Release Date- September 2nd 2014

Rating-

I received a copy of this book in exchanged for a honest review. In no way did the author or publishing company influence my review. For info on my book reviews and rating scale, click here



Let’s use a John Green quote to sum my love of this book up “Sometimes, you read a book and it fills you with this weird evangelical zeal, and you become convinced that the shattered world will never be put back together unless and until all living humans read the book.”

(I’m probably freaking the author out right now with my love of this book, but this is my job so…) I really, really loved this book. Whenever I have contact with an author, I always panic a little about if I didn’t like the book, what would I say? Thankfully, I didn’t have this problem here. Maybe the opposite, since I really liked it. Let’s get down to the basic of why: I have anxiety issues. I don’t talk about it much here because I try to be professional (as you can tell from my obsessive use of David Tennant gifs…) but I do, and this book seemed to really get anxiety, how when you know what you’re doing doesn’t make sense but you keep doing it because you afraid not to.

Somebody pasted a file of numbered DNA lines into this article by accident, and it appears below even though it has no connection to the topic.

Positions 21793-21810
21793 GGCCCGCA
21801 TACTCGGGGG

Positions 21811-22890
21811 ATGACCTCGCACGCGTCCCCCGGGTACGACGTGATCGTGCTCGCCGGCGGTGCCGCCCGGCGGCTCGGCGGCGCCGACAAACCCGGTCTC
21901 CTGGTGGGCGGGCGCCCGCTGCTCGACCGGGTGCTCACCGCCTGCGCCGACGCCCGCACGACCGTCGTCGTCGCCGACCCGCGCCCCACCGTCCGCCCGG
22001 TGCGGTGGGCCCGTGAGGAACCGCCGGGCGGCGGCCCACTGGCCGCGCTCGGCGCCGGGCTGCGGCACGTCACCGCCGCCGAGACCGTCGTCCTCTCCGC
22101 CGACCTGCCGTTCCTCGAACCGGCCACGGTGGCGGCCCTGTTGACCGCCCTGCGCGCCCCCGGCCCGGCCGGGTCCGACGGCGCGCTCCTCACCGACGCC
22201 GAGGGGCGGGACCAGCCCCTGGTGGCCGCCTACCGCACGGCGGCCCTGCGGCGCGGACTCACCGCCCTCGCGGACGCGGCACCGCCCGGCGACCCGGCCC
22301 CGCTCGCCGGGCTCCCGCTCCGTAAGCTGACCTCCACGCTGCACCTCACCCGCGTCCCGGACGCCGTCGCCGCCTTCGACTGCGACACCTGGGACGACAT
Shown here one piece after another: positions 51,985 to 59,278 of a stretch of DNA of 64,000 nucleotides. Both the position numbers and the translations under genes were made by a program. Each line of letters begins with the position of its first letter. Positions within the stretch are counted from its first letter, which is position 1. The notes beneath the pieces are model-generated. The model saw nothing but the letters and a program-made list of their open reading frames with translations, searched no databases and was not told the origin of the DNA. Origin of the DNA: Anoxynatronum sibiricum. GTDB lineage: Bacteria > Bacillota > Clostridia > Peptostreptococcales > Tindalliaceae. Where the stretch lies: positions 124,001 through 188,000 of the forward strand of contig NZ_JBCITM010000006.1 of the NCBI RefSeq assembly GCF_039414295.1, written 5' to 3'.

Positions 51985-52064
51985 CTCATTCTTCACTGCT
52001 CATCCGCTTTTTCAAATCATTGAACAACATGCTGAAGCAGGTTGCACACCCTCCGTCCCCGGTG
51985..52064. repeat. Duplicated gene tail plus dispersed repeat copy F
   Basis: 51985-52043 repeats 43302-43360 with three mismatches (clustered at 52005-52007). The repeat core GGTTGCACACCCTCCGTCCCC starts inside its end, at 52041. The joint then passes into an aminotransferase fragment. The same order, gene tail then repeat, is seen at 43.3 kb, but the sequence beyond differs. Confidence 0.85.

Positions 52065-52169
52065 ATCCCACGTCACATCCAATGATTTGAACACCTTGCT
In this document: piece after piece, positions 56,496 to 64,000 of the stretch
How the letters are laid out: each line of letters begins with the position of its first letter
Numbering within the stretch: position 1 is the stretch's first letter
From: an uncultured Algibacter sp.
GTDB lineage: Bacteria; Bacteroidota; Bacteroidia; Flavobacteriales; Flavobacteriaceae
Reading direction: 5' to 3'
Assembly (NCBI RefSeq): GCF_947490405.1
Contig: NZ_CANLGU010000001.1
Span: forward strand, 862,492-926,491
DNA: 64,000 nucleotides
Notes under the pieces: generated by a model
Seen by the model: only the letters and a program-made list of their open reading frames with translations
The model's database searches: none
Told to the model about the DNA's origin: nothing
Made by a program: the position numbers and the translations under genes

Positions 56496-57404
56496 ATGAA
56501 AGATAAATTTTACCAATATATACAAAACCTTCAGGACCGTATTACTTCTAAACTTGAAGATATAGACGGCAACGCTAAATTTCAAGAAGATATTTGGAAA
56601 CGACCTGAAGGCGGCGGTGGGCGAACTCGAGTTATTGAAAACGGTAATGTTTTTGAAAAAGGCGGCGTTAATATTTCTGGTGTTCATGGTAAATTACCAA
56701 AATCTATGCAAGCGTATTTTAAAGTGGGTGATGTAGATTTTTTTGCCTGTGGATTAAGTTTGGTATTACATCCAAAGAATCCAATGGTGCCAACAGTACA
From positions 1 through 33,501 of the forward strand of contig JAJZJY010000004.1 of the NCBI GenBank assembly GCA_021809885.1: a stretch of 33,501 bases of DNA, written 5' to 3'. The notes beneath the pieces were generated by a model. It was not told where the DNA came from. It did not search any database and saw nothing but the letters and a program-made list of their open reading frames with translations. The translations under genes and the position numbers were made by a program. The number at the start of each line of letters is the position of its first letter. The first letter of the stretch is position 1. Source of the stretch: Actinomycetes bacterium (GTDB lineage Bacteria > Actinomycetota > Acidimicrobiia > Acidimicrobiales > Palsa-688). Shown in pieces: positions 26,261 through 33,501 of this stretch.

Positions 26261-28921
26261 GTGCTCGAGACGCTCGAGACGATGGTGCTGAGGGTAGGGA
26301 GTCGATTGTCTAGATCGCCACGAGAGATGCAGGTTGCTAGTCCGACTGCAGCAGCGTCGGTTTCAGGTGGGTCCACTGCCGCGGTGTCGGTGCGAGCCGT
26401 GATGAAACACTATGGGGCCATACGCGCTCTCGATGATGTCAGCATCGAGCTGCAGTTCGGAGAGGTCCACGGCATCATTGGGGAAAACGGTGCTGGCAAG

Caddie has rules. Don’t blink unless you want to crash, keep holding your breath, don’t touch anyone or dad won’t come back. She’s always had anxiety, but since her parents separated and her dad practically left her life, it’s gotten worse. She’s afraid to touch anyone, wearing long sleeves and scarves in the south’s summer heat. When she starts school as a Art-based high school, she quickly gains friends, including an old one, Mandy, and is cast in her dream role in Hamlet. But her fear gets in her way, stopping her from touching anyone, even Peter, the possibly crazy but still cute boy who likes her.